Of course you may purchases your casket at any time, from any company. By law, Funeral Homes are required to allow you to use your own casket, and not just ones purchased through them. Make sure you know who will store your casket- you or the company, and if the company is storing it- where and how they are storing it so that it is protected.

Can I build by own casket?
You certainly can, if the ‘creepy’ factor doesn’t bother you and not to mention the issue of storage! You might consult a funeral home for correct measurements as the casket will ultimately need to be placed into a burial vault, graveliner or mausoleum crypt.

What are burial vaults and graveliners?
These are the outside containers into which the casket is placed. Burial vaults are typically made of materials including concrete, stainless steel, galvanized steel, cooper, bronze, plastic or fiberglass. A graveliner is a lightweight version of a vault which simply keeps the grave surface from sinking in.

Must I purchase a burial vault?
In most areas, local laws do not require that you buy a container to surround the casket in the grave. However, many cemeteries do require that you have such a container so that the ground will not sink.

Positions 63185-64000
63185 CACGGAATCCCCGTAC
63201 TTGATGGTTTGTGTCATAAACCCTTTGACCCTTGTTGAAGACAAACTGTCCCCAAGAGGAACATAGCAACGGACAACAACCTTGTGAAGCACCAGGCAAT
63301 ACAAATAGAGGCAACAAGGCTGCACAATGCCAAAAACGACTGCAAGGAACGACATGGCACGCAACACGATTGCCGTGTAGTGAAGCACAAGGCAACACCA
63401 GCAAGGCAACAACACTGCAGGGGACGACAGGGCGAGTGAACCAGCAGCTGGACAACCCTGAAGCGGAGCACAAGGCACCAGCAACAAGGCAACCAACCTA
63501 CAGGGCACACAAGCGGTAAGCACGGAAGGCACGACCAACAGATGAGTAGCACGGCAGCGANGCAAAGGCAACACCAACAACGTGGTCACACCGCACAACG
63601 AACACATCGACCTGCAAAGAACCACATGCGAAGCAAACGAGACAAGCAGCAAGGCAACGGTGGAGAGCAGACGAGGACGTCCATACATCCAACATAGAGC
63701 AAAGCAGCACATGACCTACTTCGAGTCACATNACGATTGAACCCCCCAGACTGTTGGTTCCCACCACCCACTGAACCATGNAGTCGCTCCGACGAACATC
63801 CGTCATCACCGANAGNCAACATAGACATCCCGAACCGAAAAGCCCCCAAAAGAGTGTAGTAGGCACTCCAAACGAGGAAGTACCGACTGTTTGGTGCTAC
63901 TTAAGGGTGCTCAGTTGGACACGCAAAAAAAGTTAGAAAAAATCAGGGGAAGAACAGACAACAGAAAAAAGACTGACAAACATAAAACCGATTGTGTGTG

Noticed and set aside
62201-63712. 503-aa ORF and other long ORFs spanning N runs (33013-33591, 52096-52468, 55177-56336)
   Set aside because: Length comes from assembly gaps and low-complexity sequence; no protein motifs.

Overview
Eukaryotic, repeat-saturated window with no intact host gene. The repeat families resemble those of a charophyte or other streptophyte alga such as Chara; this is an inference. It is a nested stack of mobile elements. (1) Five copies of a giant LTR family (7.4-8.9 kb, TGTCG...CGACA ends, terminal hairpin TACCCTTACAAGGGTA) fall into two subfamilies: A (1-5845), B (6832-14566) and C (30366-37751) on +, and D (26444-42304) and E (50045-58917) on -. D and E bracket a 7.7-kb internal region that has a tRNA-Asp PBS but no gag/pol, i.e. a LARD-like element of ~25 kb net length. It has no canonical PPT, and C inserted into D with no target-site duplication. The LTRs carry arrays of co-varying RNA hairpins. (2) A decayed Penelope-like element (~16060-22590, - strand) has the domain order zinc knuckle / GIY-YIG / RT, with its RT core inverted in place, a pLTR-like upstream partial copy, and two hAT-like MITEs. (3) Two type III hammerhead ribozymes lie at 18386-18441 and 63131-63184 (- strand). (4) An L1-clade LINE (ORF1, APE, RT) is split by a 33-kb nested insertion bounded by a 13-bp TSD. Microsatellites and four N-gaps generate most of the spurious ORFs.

Cemeteries

What are the principal types of cemeteries and how do they differ?
Cemeteries usually are divided into two broad categories: traditional cemeteries and memorial parks or gardens.

A traditional cemetery has upright monuments, usually made of stone. Many traditional cemeteries also have private mausoleums for aboveground interment. Because many have functioned in their communities for over 100 years, traditional cemeteries often contain a great deal of history, such as architecture and statuary.

Memorial parks and gardens were introduced about 75 years ago. They are cemeteries without tombstones: they more closely resemble a park or a garden than a traditional cemetery. Typically, bronze memorials are placed level with the ground to blend with the beauty of the landscape.

What are my choices in ground burial?